Saturday, July 11, 2015

Congratulations to the West Virginia School of Preaching Class of 2015 by David R. Kenney

Editor’s note: David Kenney has graciously agreed to be the speaker at our graduation, June 12, 2015, and to have a synopsis of his remarks printed in this issue of Publishing Peace. Due to printing deadlines, these remarks are therefore being sent to press before the graduation.  We like to have speakers who have some connection with one of our graduates.  Warren Kenney would have been an excellent choice, due to his mentor-ship of graduating Marcus Stenson. Since Warren passed this past year, we asked David, who has a special connection of his own, and who is in his own right exceedingly helpful to WVSOP.
In Memory of Warren F. Kenney
July 11, 1944 to January 8, 2015
Congratulations to THE WEST VIRGINIA SCHOOL OF pREACHING Class of 2015
By David R. Kenney
June 12, 2015
To Luke Taylor, Shawn Traster and Marcus Stenson:  my sincerest congratulations on your completion of the noblest study and work a man can ever pursue.  You have excellent teachers who you should work to keep as your advisors, counselors, and mentors as you go on to further work in the kingdom of Christ.  As long as you are following the King of Kings, know that His loyal subjects will help you in everything that is right.  To the elders of the Hillview Terrace congregation, the Director and faculty of WVSOP:  congratulations on another fine effort to prepare men to take the gospel into a lost and sin-sick world.  Twenty years of training workers for the Master will not go unnoticed!  To those parents and dear friends of these three graduates, we appreciate your love, support and encouragement of these young men.  They will need your love, support and encouragement even more in the future.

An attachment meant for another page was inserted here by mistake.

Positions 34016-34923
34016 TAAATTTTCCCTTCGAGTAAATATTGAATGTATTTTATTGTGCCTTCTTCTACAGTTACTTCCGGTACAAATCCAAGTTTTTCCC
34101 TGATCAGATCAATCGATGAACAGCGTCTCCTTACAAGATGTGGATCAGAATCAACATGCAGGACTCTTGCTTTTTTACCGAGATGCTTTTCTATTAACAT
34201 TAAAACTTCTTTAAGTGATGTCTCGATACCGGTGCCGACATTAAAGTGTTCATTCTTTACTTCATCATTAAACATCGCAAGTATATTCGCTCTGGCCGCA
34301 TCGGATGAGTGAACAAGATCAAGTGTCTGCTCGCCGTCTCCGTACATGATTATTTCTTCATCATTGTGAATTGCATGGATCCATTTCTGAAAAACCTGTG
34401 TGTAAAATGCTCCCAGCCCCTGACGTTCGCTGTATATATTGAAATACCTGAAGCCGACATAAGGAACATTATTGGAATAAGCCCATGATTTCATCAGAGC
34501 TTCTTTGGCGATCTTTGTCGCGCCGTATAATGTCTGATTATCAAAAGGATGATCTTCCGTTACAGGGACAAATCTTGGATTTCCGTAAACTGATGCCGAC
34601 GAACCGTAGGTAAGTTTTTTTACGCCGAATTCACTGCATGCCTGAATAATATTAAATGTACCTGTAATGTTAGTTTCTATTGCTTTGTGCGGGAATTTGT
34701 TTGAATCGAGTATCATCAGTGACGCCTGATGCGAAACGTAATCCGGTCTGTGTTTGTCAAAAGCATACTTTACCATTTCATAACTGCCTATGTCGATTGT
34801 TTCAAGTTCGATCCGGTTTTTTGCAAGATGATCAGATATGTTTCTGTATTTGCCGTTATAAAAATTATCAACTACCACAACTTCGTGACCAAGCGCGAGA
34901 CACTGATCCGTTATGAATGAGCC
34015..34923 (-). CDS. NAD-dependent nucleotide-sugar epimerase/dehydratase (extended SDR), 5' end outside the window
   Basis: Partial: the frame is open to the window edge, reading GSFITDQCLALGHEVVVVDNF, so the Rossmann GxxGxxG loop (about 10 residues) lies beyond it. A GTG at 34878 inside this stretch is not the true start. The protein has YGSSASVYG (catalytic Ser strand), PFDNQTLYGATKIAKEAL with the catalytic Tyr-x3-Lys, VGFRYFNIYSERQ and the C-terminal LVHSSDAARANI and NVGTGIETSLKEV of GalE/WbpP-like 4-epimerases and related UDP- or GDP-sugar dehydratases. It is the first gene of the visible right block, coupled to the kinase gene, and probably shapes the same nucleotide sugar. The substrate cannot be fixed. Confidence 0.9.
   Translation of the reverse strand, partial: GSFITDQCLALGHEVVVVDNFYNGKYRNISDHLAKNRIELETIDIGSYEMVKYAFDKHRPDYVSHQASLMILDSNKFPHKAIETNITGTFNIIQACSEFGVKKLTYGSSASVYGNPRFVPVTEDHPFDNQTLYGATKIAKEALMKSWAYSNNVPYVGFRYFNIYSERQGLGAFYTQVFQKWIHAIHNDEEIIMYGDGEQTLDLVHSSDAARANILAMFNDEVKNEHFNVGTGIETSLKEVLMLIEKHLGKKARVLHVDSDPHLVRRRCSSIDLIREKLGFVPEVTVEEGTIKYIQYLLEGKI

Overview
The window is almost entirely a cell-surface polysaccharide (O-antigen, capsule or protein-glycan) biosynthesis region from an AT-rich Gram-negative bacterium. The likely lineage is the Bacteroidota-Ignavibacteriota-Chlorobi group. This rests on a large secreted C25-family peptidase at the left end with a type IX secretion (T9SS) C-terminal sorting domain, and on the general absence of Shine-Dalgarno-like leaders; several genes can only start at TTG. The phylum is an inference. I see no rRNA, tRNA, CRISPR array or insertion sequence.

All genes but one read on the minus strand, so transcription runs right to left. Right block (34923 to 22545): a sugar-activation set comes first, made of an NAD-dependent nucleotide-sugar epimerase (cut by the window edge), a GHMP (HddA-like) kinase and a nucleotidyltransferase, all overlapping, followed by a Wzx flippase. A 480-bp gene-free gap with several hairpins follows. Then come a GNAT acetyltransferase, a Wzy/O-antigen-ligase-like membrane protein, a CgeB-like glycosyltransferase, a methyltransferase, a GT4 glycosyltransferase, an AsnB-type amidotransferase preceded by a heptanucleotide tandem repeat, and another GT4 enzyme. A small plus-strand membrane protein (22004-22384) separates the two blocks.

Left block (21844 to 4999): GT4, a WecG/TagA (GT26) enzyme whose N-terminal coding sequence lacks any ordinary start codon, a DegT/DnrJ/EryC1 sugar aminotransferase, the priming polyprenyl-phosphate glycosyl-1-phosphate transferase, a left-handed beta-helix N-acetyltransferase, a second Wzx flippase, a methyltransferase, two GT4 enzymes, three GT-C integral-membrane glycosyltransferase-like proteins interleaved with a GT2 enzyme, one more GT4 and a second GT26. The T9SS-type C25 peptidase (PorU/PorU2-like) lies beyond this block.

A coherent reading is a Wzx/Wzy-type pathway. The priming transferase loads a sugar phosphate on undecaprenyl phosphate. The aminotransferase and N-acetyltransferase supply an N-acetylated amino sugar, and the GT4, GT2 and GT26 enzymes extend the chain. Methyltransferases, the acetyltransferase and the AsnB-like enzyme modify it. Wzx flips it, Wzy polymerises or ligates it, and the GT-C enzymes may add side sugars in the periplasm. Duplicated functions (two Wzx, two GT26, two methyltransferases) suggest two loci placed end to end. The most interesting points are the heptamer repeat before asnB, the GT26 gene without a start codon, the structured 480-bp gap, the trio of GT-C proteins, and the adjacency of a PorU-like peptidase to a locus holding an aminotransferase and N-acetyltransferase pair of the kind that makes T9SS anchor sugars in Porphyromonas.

Tribute to Warren F. Kenney
I know some wish that my father could be here for this august occasion, and I wish that he could be too.  While he cannot, I did bring my dad’s King James Bible that he used for very special occasions on this very special occasion.  I did not come here to eulogize my father; however, if he were here, I am confident he would emphasize his motto of preaching.  He took his “mission statement”, although I am not sure he would use that term, from Paul’s statement to Timothy, “Take heed unto thyself, and unto the doctrine; continue in them: for in doing this thou shalt both save thyself, and them that hear thee” (1 Timothy 4:16, KJV.)  I will give you three areas that I know he would want to impress upon you.
Take Heed to Thyself.  Dad would emphasize that it is imperative that a preacher of the gospel have the highest moral and ethical standards, both publicly and privately.  One cannot expect to convince others of adherence to divine standards that he himself is not convicted to follow.  Fidelity to one’s marriage and family would be no less important than the preacher’s talk and walk in other areas of life and service.  Be sure to protect yourself and your reputation.  Be sure to protect your family and their reputation as well.